Date of Award
Doctor of Philosophy (PhD)
Electrical and Computer Engineering
This thesis presents novel applications of Artificial Intelligence-based on algorithms to Failure Detection Systems. It shows the benefits intelligent, adaptive blocks can provide along with potential pitfalls. A new fault detection structure is introduced which has desirable properties when dealing with missing data, or data corrupted by extraneous disturbances. A classical alarm generation procedure is extended by transformation into an optimum, real-time, adaptive block. Two techniques, artificial Neural Networks, and Partial Least Squares, complement each other in one of the failure detection applications exploiting their respective non-linear and de-correlation strengths. Artificial Intelligence techniques are compared side by side with classical approaches and the results are analyzed. Three practical examples are examined: The Static Security Assessment of Electric Power Systems, the Oil Leak Detection in Underground Power Cables, and the Stator Overheating Detector. These case studies are demonstrated since each one represents a class of failure detection problems. The Static Security Assessment of Electric Power Systems in a class of problems with inputs which are somewhat correlated, and which has very little learning data. While the time required for the system to learn is not a concern, the recall time must be short, providing for real-time performance. The Oil Leak Detection in Underground Power Cables represents the class of problems where one has vast amounts of data indicative of a properly functioning system, however data from a failed system are very sparse. Unlike the Static Security Assessment problem, the oil leak detector has to consider the time dynamics of the system. Special provisions must be made to accommodate missing data which would interrupt contiguous data sets required for proper operation. This case study shows ways to exploit the slight sensor redundancy in order to detect sensor breakdown along with the detection of the main system failure. A third class of problems is showcased by the Electric Generator Stator Overheating detector. This application must deal with highly correlated inputs, along with the lack of fault data to be used for learning. Physical system non-linearities as well as time dynamics must also be addressed.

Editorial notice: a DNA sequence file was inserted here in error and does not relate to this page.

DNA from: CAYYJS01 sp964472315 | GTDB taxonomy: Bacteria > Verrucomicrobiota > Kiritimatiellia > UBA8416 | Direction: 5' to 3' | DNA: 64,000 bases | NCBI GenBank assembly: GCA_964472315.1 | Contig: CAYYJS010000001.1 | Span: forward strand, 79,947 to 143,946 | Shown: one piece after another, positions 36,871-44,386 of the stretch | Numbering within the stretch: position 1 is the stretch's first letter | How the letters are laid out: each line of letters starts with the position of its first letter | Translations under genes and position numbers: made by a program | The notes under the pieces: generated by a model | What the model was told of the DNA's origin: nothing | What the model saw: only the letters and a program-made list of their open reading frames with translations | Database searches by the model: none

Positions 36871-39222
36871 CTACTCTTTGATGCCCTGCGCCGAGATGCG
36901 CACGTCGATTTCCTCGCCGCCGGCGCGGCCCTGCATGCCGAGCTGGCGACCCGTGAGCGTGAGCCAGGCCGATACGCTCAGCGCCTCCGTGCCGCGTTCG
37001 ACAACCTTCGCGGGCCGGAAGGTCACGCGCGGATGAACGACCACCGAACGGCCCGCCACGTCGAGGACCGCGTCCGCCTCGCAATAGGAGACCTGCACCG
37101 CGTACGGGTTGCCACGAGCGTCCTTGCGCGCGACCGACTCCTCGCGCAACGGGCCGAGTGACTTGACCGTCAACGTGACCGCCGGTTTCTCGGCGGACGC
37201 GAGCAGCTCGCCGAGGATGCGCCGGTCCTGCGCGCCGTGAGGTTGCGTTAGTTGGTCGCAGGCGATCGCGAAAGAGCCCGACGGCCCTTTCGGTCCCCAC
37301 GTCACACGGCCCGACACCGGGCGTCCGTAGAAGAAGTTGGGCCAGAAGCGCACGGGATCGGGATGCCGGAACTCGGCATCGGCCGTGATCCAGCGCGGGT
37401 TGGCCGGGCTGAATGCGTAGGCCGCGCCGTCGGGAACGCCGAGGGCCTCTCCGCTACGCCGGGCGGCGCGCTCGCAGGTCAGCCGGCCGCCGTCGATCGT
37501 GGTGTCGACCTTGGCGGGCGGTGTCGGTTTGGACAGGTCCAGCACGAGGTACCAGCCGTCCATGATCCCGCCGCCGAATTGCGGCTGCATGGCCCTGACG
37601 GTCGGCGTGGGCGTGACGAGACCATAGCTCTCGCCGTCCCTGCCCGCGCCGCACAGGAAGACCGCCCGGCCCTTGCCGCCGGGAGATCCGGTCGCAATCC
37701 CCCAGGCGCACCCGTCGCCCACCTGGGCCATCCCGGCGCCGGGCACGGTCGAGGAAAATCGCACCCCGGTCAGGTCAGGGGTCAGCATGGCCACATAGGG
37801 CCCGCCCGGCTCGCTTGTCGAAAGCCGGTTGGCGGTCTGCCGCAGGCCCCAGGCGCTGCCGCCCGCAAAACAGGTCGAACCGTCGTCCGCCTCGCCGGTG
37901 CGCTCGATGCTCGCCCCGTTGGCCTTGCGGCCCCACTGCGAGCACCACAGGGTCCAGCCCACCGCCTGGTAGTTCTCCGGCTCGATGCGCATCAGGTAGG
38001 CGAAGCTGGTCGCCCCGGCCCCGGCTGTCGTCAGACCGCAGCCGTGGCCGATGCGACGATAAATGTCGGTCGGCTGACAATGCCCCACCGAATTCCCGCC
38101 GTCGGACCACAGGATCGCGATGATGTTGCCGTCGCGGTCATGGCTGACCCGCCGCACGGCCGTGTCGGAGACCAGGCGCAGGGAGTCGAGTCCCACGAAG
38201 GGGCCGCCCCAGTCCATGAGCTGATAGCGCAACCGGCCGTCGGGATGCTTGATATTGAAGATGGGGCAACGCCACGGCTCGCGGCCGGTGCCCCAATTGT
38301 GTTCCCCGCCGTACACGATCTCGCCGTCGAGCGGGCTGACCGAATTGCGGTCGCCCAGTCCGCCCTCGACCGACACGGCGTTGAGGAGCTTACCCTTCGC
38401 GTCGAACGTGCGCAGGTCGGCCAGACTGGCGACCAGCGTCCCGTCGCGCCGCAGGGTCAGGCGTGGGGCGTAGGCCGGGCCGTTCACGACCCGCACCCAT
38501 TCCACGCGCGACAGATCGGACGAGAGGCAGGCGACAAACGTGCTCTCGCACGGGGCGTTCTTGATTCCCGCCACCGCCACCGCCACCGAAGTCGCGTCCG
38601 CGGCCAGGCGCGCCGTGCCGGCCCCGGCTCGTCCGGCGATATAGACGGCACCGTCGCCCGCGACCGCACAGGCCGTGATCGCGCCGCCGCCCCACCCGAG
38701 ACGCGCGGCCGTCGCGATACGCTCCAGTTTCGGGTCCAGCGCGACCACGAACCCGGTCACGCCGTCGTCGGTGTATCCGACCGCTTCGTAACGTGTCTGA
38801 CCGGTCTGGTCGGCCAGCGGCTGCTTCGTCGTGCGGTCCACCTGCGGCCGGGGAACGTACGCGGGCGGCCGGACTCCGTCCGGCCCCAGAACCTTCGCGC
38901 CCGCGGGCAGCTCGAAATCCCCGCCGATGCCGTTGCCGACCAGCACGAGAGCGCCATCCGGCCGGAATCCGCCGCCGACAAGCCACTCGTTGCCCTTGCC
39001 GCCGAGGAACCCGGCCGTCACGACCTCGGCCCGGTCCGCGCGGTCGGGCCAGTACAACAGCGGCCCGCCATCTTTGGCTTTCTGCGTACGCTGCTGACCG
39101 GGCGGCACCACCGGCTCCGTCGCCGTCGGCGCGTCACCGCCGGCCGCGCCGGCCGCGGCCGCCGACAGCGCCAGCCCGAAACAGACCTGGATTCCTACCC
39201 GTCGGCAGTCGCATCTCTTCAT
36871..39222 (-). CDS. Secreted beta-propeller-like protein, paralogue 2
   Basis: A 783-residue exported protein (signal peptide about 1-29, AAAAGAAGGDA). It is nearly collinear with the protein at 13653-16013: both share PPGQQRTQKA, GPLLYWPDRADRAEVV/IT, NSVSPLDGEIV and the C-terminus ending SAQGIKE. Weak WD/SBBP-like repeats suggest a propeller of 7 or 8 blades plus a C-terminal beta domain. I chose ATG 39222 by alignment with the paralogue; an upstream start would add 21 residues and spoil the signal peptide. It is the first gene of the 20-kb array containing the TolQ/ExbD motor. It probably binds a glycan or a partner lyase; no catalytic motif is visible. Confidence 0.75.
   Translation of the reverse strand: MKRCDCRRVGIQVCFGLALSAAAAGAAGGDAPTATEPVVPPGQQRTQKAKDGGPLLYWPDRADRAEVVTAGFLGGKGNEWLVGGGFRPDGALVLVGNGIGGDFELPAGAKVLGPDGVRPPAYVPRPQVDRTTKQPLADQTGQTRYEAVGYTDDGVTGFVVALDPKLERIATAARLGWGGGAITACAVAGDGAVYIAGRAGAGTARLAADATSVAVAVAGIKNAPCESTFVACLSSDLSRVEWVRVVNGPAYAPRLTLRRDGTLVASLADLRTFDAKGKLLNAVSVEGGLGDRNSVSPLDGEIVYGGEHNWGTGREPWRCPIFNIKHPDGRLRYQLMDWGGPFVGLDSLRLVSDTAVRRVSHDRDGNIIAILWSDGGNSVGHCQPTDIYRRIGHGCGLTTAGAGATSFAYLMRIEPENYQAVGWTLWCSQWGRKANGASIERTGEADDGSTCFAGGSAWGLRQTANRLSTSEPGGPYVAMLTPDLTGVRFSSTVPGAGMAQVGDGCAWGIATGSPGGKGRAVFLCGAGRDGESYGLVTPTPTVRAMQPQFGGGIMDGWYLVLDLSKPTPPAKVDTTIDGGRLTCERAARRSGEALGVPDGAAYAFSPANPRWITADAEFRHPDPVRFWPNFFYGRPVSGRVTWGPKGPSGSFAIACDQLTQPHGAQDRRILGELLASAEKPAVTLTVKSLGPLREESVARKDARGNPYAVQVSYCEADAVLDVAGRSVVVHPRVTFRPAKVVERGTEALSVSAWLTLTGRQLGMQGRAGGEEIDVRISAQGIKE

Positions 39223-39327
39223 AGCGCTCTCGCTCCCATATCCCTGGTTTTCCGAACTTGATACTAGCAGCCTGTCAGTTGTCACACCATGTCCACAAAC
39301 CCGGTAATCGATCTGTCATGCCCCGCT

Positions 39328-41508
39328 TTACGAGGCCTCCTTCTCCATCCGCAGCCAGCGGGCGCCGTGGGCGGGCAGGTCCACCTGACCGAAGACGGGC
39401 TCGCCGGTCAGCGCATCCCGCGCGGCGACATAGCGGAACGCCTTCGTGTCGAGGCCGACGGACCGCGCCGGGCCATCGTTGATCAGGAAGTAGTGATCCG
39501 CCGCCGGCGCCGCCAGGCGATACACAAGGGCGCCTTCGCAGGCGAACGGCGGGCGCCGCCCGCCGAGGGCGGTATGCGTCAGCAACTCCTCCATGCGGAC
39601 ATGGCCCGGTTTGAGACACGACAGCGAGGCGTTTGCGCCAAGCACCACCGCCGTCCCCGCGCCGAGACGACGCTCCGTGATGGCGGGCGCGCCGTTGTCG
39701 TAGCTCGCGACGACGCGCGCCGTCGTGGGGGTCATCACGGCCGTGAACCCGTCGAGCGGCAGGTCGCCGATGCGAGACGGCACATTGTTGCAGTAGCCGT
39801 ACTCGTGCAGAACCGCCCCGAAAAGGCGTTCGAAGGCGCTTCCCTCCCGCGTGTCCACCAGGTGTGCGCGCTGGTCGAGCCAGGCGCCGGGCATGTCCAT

Fischer, Daniel, "Artificial Intelligence Techniques Applied to Fault Detection Systems" (2004). Open Access Dissertations and Theses. Paper 1278.